If you have ever attended court proceedings during which an offender pleads guilty, you may have heard a judge making a referral for restorative justice.
Restorative justice is a process in which a facilitator meets with an offender and a victim, giving them the chance to share their stories and feelings following a crime.
The facilitator writes a report throughout which is sent to the judge, lawyer and police prosecutors before the offender is due to be sentenced.
After 13 years of writing those reports for the Whanganui Restorative Justice Trust, Sue Anderson has put down the pen.
Anderson said she was sad to be leaving, but ready for a change.
"I was so passionate about this work. It's making a difference, giving people an opportunity and seeing people take responsibility.
"Without restorative justice, victims never have a voice in court unless they go to trial and how adversarial is that with a defence lawyer hammering you?"
Anderson was born in Southland before departing to attend boarding school at the now defunct St Philomena's College in Dunedin.
She later went to teachers college, working in the shearing sheds during the holidays until she gained her qualification.
However, teaching did not stick and Anderson left the profession after five years, moving to Whanganui where she married her husband Peter and together they had three children.
When it was time to return to the workforce, Anderson did some volunteer work before taking on a training and development role at the former Whanganui Polytechnic.
"Part of that was doing mediation between students or between students and staff. That's why I became interested in that process," Anderson said.
"I was doing a post-grad paper on dispute resolution and during that time there was the opportunity to do a topic of your own choice.
"Because I had been doing a little bit of mediation, I thought restorative justice might be quite interesting to have a look at."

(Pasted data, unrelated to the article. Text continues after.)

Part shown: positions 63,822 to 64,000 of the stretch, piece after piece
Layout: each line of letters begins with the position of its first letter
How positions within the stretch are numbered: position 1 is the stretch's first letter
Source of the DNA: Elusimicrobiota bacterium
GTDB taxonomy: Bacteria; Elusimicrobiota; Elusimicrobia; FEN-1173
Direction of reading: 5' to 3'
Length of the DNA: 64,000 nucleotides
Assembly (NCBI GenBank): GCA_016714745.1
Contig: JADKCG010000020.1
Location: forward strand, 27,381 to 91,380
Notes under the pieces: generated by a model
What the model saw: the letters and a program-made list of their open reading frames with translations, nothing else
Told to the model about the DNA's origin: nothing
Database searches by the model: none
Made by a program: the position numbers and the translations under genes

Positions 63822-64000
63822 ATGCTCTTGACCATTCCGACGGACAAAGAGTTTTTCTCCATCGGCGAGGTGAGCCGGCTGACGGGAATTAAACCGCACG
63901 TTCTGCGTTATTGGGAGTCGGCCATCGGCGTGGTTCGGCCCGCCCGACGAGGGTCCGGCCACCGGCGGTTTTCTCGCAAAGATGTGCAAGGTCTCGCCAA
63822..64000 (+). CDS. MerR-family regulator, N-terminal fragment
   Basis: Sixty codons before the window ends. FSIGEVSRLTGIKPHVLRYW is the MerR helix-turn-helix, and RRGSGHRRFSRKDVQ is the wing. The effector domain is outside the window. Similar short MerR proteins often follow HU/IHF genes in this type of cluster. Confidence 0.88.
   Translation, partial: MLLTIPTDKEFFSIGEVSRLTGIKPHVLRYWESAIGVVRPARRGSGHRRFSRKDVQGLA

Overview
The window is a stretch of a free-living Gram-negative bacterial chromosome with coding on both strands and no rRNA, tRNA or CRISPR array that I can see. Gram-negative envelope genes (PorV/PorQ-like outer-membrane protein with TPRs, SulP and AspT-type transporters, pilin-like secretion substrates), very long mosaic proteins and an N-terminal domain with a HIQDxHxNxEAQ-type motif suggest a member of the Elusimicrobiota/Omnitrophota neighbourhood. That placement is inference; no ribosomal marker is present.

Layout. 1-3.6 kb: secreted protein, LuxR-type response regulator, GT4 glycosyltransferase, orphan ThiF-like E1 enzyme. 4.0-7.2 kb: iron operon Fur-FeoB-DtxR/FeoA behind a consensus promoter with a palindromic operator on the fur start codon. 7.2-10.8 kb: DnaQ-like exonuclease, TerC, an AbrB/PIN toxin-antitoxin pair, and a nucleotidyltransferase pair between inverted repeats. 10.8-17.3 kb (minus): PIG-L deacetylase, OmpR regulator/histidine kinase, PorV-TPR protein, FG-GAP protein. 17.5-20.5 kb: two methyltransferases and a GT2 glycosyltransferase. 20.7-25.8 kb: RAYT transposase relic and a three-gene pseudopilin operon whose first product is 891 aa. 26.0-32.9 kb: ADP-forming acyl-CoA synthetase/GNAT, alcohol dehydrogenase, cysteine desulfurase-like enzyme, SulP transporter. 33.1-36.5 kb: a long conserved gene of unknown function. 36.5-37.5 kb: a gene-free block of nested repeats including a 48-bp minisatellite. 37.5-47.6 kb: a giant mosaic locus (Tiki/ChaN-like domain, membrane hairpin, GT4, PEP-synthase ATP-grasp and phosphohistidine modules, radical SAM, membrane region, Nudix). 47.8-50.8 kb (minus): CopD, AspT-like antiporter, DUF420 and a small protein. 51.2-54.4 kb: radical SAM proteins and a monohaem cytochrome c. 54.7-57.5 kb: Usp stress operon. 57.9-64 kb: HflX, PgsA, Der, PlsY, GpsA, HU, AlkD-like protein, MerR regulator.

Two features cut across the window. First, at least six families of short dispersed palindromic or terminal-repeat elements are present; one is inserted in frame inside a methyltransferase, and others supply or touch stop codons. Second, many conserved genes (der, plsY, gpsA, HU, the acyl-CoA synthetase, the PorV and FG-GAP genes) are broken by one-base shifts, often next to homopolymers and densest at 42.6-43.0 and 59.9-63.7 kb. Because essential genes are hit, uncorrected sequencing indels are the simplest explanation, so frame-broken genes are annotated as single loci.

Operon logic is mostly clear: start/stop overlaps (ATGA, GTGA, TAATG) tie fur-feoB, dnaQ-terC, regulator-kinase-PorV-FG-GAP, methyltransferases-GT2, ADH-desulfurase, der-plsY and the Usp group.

Anderson knew the Whanganui co-ordinator at the time, went to visit him and asked what the job was about.
In no time she had completed a paper, then applied for and got the job at Whanganui Restorative Justice Trust advertised in 2006.
Before starting, Anderson had only been to court once as a jury member and the extent of her training was watching two conferences run by the previous co-ordinator.
"I was totally in the deep end. I had no idea how to address the judges, work with the lawyers or work with police," she said.
"My predecessors did a good job of building relationships with those stakeholders so it was a matter of me following in their footsteps, but making it my own."
The process has changed significantly since then.
Facilitators are required to complete six online modules, converse with an assessor, attend a five day course and observe about six conferences before being assessed.
The profession has its challenging times. Anderson always found conferences surrounding car crashes resulting in significant injuries or death very difficult.
Participants could also be tricky, such as an offender Anderson met at a pre-conference who seemed like he would be all good, but tried to control the process.
"When it was the victim's turn to speak, he kept interrupting her. I kept saying to him 'you've had your turn, nobody interrupted you'.
"He didn't want to listen to her, yet when we did all the risk assessment, all the boxes were ticked. He was charming as a lot of offenders in family harm are.
"I think he thought he would be able to control me. Fat chance."
News of Anderson's resignation near the end of April has travelled fast and already a smaller restorative justice provider has reached out for her help.
Anderson recently returned from Invercargill where she travelled down to help a family violence facilitator complete her requirements.
She said the most amazing experience throughout her career was the fact that so many people trusted her with their stories.
"I'm the elephant in the room. Everybody else knows one another or if they don't, they've got a connection through a crime that's been committed.
"I can never believe how openly and honestly people will talk in front of a complete stranger. At the end I always thank them for trusting me with their story."